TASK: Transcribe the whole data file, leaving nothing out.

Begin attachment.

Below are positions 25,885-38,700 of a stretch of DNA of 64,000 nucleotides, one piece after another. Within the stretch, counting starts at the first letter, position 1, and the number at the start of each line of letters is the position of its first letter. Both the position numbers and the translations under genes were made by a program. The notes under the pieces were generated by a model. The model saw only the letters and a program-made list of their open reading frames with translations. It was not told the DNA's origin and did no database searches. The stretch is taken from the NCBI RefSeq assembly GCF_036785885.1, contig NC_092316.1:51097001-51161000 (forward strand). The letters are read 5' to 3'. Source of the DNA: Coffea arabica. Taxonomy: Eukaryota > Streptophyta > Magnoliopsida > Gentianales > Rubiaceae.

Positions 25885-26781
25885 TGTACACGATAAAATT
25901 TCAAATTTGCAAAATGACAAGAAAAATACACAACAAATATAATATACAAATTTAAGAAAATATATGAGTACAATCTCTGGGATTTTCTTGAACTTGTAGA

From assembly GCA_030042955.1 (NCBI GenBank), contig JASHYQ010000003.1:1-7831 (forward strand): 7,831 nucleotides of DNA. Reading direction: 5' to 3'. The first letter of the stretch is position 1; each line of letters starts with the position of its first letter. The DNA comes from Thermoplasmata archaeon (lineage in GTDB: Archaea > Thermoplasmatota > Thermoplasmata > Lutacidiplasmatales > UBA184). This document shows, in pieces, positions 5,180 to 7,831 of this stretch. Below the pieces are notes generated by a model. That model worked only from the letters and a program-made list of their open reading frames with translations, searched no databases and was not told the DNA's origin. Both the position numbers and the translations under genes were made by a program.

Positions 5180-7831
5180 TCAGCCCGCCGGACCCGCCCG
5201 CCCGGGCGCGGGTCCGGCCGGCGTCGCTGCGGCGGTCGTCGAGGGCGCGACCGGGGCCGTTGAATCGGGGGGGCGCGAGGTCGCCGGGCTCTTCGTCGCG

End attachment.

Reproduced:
Below are positions 25,885-38,700 of a stretch of DNA of 64,000 nucleotides, one piece after another. Within the stretch, counting starts at the first letter, position 1, and the number at the start of each line of letters is the position of its first letter. Both the position numbers and the translations under genes were made by a program. The notes under the pieces were generated by a model. The model saw only the letters and a program-made list of their open reading frames with translations. It was not told the DNA's origin and did no database searches. The stretch is taken from the NCBI RefSeq assembly GCF_036785885.1, contig NC_092316.1:51097001-51161000 (forward strand). The letters are read 5' to 3'. Source of the DNA: Coffea arabica. Taxonomy: Eukaryota > Streptophyta > Magnoliopsida > Gentianales > Rubiaceae.

Positions 25885-26781
25885 TGTACACGATAAAATT
25901 TCAAATTTGCAAAATGACAAGAAAAATACACAACAAATATAATATACAAATTTAAGAAAATATATGAGTACAATCTCTGGGATTTTCTTGAACTTGTAGA

From assembly GCA_030042955.1 (NCBI GenBank), contig JASHYQ010000003.1:1-7831 (forward strand): 7,831 nucleotides of DNA. Reading direction: 5' to 3'. The first letter of the stretch is position 1; each line of letters starts with the position of its first letter. The DNA comes from Thermoplasmata archaeon (lineage in GTDB: Archaea > Thermoplasmatota > Thermoplasmata > Lutacidiplasmatales > UBA184). This document shows, in pieces, positions 5,180 to 7,831 of this stretch. Below the pieces are notes generated by a model. That model worked only from the letters and a program-made list of their open reading frames with translations, searched no databases and was not told the DNA's origin. Both the position numbers and the translations under genes were made by a program.

Positions 5180-7831
5180 TCAGCCCGCCGGACCCGCCCG
5201 CCCGGGCGCGGGTCCGGCCGGCGTCGCTGCGGCGGTCGTCGAGGGCGCGACCGGGGCCGTTGAATCGGGGGGGCGCGAGGTCGCCGGGCTCTTCGTCGCG